The opinion of the court was delivered by: Hon. Joseph H. Rodriguez
MEMORANDUM OPINION & ORDER
This matter having come before the Court on Plaintiff's application to proceed in forma pauperis on appeal from this Court's dismissal of his case for lack of jurisdiction and failure to state a claim, and on Plaintiff's motion to seal his applications for in forma pauperis status; and
The Court having considered Plaintiff's requests; and
The Court finding that appeal may be taken in forma pauperis if the appellant is unable to pay costs and the appeal is taken in good faith, 28 U.S.C. § 1915(a); Fed. R. App. P. 24(a); and
The Court further finding that appellate review is made in good faith whenever an appellant seeks review of an issue that is not frivolous when viewed from an objective standard, Coppedge v. United States, 369 U.S. 438, 445 (1962); and
The Court finding that Plaintiff has failed to advance reasoned, non-frivolous argument on the law and facts in support of issues raised on appeal; and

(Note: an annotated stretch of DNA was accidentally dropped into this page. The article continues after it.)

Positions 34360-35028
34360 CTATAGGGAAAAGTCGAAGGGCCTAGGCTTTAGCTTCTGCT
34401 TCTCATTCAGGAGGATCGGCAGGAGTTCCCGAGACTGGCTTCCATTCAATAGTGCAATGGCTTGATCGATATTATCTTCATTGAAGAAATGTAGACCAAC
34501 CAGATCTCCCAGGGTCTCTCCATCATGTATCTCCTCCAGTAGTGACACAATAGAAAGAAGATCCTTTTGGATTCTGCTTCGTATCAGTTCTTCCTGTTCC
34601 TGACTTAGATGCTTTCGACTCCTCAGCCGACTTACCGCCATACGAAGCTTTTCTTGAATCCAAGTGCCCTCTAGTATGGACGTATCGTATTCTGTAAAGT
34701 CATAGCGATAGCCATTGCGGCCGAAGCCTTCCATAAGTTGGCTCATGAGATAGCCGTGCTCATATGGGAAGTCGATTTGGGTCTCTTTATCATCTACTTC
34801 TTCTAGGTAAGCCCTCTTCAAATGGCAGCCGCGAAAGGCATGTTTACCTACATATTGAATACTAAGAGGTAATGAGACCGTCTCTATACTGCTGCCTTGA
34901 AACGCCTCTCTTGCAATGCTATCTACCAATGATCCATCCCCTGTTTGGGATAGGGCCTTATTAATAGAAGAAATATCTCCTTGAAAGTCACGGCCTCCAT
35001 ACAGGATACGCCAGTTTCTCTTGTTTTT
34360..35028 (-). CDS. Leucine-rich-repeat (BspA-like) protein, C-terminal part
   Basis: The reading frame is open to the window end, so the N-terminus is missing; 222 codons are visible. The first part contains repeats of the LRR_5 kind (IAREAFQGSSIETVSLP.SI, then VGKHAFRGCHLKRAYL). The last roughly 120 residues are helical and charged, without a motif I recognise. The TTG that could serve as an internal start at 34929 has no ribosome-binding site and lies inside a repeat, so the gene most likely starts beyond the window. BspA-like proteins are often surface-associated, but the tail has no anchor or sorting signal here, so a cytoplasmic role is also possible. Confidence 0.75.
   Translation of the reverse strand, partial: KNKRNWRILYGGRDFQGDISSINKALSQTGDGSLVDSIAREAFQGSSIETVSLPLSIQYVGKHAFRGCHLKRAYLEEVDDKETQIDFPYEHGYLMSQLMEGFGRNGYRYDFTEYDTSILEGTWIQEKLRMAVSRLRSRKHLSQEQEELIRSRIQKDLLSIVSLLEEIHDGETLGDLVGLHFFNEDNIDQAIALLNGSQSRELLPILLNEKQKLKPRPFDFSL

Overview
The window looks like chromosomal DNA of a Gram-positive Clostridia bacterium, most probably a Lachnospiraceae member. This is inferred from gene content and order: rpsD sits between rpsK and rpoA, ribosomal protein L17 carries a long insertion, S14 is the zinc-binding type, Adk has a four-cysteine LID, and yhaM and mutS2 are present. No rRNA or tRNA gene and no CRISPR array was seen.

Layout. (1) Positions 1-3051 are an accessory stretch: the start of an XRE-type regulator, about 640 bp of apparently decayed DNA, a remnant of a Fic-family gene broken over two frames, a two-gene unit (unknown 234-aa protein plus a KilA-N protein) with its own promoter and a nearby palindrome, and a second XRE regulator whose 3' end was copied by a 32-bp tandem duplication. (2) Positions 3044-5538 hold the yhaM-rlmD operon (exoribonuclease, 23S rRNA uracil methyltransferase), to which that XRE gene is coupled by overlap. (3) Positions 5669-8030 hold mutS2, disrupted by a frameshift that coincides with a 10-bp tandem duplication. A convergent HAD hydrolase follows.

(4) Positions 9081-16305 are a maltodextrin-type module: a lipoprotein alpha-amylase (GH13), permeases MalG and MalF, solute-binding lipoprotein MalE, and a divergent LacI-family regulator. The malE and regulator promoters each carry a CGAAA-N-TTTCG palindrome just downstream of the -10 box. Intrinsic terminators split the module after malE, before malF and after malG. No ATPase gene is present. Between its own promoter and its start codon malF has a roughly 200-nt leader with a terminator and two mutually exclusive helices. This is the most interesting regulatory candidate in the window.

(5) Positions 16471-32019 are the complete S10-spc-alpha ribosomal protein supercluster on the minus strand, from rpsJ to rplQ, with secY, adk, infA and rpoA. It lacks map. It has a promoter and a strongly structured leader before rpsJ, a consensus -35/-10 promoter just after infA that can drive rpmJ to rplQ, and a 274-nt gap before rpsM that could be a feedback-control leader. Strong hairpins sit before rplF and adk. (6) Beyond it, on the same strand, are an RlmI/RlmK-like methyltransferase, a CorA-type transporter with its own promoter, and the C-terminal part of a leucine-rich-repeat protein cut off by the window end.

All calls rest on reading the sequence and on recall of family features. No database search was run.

The Court therefore certifying that the appeal from this Court's decision has not been taken on good faith; and
The Court finding that a motion to seal is governed by the requirements set forth in Local Civil Rule 5.3, which begins with the presumption that "all materials and judicial proceedings are matter of public record and shall not be sealed," L. Civ. R. 5.3(a)(4); and
To override this presumption of public access, the moving party bears the burden of showing that "good cause" exists for the protection of the material. "Good cause is established when it is specifically demonstrated that disclosure will cause a clearly defined and serious injury." Glenmede Trust Co. v. Thompson, 56 F.3d 476, 483 (3d Cir. 1995) (citing Pansy v. Borough of Straudsburg, 23 F.3d 772, 786 (1994)); and
Accordingly, in any motion to seal or otherwise restrict public access, "the motion papers shall describe (a) the nature of the materials or proceedings at issue, (b) the legitimate private or public interests which warrant the relief sought, (c) the clearly defined and serious injury that would result if the relief sought is not granted, and (d) why a less restrictive alternative to the relief sought is not available." L. Civ. R. 5.3(c)(2);
The Court finding that Plaintiff's attorney has argued "I believe [the IFP applications] clearly should be sealed from the public if requested for numerous policy reasons, . . . for example, if a member of the public had knowledge that the IFP applicant has a job or is wealthy, they would be free to notify the Court that the IFP form was possibly fraudulent."
The Court finds that Plaintiff has not shown good cause to seal his applications for in forma pauperis status.
IT IS ORDERED this 24th day of October, 2012 that the form entered on the docket as entry ...